September marks Oral Health Month in Mzansi, a month earmarked to create awareness on the importance of good dental hygiene practices. And in episode six of Sisters Without Shame, Eastern Cape dentist and farmer, Dr Pieter Prinsloo, dispenses some truths about bad breath.
Sisters Without Shame received an emergency SMS from a friend in crisis in Ermelo. She says that she has been struggling with chronic bad breath and this is causing a bit of a rift between her and her partner.
Dentist and farmer Dr Pieter Prinsloo suspects a multitude of reasons that could be indicative of a dental issue or something deeper.
Symptoms and causes
Symptoms of bad breath include an unpleasant odour or taste in the mouth, dry mouth or white coating on the tongue.
Regarding causes, Prinsloo explains, “A common cause of bad breath is dental issues. Mouth, nose and throat infections are also a cause. Dry mouth and smoking tobacco can also cause bad breath, or chronic conditions [such as] gastric reflux, diabetes or liver or kidney disease.”
He also suspects that gingivitis could be a trigger. “The most common thing I see in my surgery is that, usually, it is associated with bad gingivitis – a mouth infection and not necessarily bad teeth, but bad gums. The common bacteria that infects it and gives off that smell is called an anaerobic bacteria – a bacterium that can exist without oxygen.”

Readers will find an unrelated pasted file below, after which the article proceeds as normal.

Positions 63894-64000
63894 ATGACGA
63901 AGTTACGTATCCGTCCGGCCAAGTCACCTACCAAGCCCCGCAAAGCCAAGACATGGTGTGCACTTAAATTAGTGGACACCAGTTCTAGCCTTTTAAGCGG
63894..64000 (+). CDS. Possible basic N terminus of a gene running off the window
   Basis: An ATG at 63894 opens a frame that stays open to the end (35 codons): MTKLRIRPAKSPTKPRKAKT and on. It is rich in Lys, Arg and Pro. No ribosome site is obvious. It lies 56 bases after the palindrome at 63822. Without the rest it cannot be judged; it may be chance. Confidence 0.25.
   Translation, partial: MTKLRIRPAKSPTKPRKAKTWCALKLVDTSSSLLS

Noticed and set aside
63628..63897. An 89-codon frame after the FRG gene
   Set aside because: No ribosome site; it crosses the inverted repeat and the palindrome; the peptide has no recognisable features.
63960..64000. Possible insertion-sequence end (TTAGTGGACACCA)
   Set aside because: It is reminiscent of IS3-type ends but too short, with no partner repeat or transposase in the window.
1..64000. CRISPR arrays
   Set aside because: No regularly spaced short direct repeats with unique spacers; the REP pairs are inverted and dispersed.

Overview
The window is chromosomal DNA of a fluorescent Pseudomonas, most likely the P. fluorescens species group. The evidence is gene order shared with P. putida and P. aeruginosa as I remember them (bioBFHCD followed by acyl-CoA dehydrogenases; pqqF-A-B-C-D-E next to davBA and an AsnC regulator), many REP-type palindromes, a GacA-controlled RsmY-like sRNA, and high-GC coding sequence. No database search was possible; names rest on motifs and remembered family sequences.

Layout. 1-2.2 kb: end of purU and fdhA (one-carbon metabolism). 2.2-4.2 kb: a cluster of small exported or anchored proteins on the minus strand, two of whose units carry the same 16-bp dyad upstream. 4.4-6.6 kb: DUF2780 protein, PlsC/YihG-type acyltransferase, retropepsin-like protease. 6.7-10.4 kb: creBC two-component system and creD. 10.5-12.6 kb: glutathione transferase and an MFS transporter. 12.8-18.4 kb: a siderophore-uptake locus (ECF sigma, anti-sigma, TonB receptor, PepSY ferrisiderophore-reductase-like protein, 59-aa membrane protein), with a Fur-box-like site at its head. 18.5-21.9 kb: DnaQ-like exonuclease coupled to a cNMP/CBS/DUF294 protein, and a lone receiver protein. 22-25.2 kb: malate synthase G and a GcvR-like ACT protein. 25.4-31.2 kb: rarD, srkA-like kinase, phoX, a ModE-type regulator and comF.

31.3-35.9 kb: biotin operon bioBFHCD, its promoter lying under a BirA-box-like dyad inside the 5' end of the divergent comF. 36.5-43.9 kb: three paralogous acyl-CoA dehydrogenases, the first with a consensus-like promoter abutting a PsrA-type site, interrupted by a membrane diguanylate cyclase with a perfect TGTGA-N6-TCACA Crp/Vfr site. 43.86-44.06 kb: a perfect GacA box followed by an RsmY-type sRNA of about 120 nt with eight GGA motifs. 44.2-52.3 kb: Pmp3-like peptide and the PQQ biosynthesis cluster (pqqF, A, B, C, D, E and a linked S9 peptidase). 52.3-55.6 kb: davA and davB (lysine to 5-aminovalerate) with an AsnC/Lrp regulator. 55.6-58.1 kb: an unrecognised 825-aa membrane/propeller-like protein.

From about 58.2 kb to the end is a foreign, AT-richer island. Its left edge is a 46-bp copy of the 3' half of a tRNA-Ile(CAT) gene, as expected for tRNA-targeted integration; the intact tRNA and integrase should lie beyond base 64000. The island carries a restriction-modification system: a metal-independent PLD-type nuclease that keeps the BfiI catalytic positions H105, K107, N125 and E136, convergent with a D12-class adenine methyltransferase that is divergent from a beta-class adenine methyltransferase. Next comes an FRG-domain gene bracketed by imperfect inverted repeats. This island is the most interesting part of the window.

A worst-case scenario of gingivitis is periodontitis. “When gingivitis gets bad, it is called periodontitis, which is an infection of the whole surrounding tissue of the bone. That eventually leads to teeth loosening up and you can lose teeth.”
Is bad breath related to gut health?
Prinsloo says that most people cannot imagine that bad breath could also be related to gut health, but it is.
“It causes a lot of issues – also with bad breath. We don’t think it [is], but it is there,” he says.
“I would suggest our friend visit a dentist just to find the source of [her bad breath].” If dental issues are eliminated, the patient can be put on a regime of probiotics. “You can see very easily if a person has an over-presence of fungus in the mouth. All that Probiflora (the probiotic) does, is that it restores the normal bacteria; the good bacteria.”
Tune in to the Sisters Without Shame podcast to listen to Prinsloo’s full conversation.
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